Roy: Well, for one, the really important thing that comes up here is that this group was an open one. There's no limitation on who can come and see this group. I'm sure what was happening is probably the client was probably following their therapist on Linked In because this client was probably following their therapist every where they could. When they found them on Linked In, they saw they made a post somewhere and they thought, "Hey, I want to check that out." And saw it was about them and started responding.  
If it had been a private situation, where you have to be allowed into the group before you can talk there, that situation most likely would not have occurred. The problem is that even then, there are still potentials for that boundary crossing to occur. It's just that making the group private reduces the potential for that boundary crossing.  
Rob: Yeah, I think that's a really important point. You and I talk a lot and I'm sure we're going to talk about it when we do cover hip about risk management. You can't always keep the risk to zero. There's still a significant amount of risk even in a group where it's semi-private.  
Roy: Basically, just creating that simple authentication layer, right? People always hear me using the terms like authentication, that simple authentication layer reduces a lot of casual boundary crossing and confidentiality breach stuff.  
Rob: Sure.  
Roy: Because it just keeps out the casual searcher. In that case, it would have made a lot of difference, I'm sure.  
Rob: Right, and to make sure people understand when you talk about casual surfer and what the connection is when you talk about things like Google Groups that are private, those aren't necessarily archived in searchable via the search engines.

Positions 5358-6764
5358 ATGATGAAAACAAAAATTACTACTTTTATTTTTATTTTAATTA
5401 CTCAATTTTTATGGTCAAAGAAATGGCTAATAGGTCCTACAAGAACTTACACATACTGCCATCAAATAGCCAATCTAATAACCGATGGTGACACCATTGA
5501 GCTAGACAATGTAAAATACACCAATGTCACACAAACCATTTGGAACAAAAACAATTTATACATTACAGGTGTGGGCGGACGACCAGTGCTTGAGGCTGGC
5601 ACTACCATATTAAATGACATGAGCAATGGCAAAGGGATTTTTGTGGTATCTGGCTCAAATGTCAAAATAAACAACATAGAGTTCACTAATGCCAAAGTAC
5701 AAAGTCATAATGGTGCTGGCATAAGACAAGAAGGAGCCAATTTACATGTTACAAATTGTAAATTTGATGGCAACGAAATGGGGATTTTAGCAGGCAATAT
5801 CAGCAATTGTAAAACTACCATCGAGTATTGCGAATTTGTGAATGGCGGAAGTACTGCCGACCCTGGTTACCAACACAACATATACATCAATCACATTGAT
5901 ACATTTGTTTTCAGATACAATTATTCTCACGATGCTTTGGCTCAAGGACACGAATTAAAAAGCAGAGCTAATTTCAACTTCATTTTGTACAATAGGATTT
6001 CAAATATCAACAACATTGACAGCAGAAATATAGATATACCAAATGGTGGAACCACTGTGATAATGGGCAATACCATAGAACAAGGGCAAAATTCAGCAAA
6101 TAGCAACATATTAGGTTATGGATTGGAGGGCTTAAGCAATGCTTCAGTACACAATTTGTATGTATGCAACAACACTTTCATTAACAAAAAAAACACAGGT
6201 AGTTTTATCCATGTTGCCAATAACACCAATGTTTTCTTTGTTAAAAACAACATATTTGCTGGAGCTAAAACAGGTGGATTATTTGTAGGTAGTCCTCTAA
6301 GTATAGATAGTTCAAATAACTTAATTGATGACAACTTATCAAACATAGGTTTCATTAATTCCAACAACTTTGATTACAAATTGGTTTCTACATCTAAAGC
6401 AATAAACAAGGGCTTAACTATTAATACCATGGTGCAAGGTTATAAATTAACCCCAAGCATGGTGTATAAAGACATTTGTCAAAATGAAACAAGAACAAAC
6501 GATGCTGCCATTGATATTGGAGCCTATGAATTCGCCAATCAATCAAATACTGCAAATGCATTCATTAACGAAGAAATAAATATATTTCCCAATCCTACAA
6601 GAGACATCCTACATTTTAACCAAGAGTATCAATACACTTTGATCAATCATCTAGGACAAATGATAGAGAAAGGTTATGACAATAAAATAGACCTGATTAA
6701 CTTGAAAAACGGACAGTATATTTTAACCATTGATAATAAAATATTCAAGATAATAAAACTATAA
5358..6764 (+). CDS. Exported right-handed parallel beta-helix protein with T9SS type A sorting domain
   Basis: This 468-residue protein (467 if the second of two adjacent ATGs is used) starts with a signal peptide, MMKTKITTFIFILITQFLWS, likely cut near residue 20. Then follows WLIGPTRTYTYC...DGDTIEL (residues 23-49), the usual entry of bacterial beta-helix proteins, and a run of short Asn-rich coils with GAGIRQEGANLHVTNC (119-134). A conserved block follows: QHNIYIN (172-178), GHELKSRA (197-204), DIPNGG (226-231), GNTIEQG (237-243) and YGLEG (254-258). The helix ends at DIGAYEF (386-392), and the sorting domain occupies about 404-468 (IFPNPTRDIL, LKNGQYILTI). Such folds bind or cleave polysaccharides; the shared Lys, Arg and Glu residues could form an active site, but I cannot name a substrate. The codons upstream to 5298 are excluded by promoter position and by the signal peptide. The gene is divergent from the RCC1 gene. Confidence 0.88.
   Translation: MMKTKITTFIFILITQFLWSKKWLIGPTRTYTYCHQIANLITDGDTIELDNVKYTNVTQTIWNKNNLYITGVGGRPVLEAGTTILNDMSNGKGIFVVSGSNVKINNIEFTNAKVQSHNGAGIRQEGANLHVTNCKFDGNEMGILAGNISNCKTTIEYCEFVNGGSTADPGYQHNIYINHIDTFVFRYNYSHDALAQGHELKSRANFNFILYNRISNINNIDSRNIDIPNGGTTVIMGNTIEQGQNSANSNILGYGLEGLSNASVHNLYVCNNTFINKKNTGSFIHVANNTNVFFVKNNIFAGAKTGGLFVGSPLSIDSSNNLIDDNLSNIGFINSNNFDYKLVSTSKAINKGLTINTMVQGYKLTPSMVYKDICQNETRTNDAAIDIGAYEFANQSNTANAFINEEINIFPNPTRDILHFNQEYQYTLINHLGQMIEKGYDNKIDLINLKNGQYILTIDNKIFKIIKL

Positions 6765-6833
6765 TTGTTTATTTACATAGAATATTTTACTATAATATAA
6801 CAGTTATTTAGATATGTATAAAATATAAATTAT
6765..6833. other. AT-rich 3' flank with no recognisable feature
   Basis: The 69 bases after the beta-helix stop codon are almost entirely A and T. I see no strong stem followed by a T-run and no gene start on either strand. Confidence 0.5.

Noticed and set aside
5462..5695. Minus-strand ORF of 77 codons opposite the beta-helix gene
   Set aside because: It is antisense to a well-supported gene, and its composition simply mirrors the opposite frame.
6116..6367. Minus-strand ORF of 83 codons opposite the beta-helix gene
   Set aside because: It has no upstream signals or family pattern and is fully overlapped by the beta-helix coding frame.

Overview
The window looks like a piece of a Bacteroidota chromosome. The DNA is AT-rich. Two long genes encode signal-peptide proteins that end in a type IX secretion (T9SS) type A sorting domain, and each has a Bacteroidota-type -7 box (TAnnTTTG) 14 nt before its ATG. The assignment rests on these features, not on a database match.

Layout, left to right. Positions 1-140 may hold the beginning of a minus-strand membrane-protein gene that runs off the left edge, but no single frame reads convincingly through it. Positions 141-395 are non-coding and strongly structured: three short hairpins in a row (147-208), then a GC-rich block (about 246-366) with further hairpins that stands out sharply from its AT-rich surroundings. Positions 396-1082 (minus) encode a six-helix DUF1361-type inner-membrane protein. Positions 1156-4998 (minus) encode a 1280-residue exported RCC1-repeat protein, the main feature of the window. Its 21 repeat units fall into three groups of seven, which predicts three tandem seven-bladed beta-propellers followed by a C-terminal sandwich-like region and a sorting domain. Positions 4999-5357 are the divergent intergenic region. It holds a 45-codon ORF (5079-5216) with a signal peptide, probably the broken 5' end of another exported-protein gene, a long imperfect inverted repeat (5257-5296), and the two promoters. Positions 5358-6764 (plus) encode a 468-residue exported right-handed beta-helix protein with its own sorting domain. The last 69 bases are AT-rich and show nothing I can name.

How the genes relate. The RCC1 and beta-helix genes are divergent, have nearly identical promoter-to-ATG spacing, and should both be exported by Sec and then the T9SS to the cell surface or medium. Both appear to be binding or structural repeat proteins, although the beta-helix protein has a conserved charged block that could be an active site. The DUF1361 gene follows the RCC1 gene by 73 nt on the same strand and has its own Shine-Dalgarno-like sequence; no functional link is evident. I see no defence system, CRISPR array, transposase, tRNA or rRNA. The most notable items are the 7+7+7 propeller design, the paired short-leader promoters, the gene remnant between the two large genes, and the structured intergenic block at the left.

Roy: Right, so long as they're set that way. That can be the kind of PIT or trip wire because sometimes people don't know how to determine if something is closed or not.  
Rob: Right. It's interesting you used the word PIT because that's an acronym that I used to help people understand this situation.  
Roy: [inaudible 00:11:40].  
Rob: Yeah. I first used an article for counseling today in 2016. PIT stands for Permanence Identity and Transferability and it kind of sums up what you've been talking about. The permanence part being, once you've put it out on the internet, it's probably there forever. Think of this PIT as a librate [naudible 00:12:02] PIT kind of thing. You've put it out there and thousands of years later, it can still be discovered.  
If people want a tangible example of that, I encourage you to go to the Wayback Machine. Search for the Wayback Machine or you type in into your web browser. You can type in any URL, any website address that you want and see what it looked like years ago. It'll give you a little scale and you can go back, "Oh my gosh, I can still see what this website looked like in 1996." That's just an example of how all these things that are out there on the internet are archived somewhere and accessible years after they were put out there.  
Roy: This is kind of funny. I hope it's not too tangential. A number of big media figures including Dan Savage who I like to follow, talks a lot about the need for a big social change in the way we regard what people did on social media five, six, seven years ago, 10 years ago. It comes up a lot where somebody like a public figure will get criticized for having a stance now that they spoke against five years ago or 10 years ago.  
Rob: Well, it's not even just public figures, you read about people having difficulty getting a job because of something they posted on Facebook in high school.  
Roy: Right, in high school.  
Rob: Yeah.  
Roy: God, I'm so glad no employer ever knew me in high school, like seriously.  
Rob: Exactly.  
Roy: Right.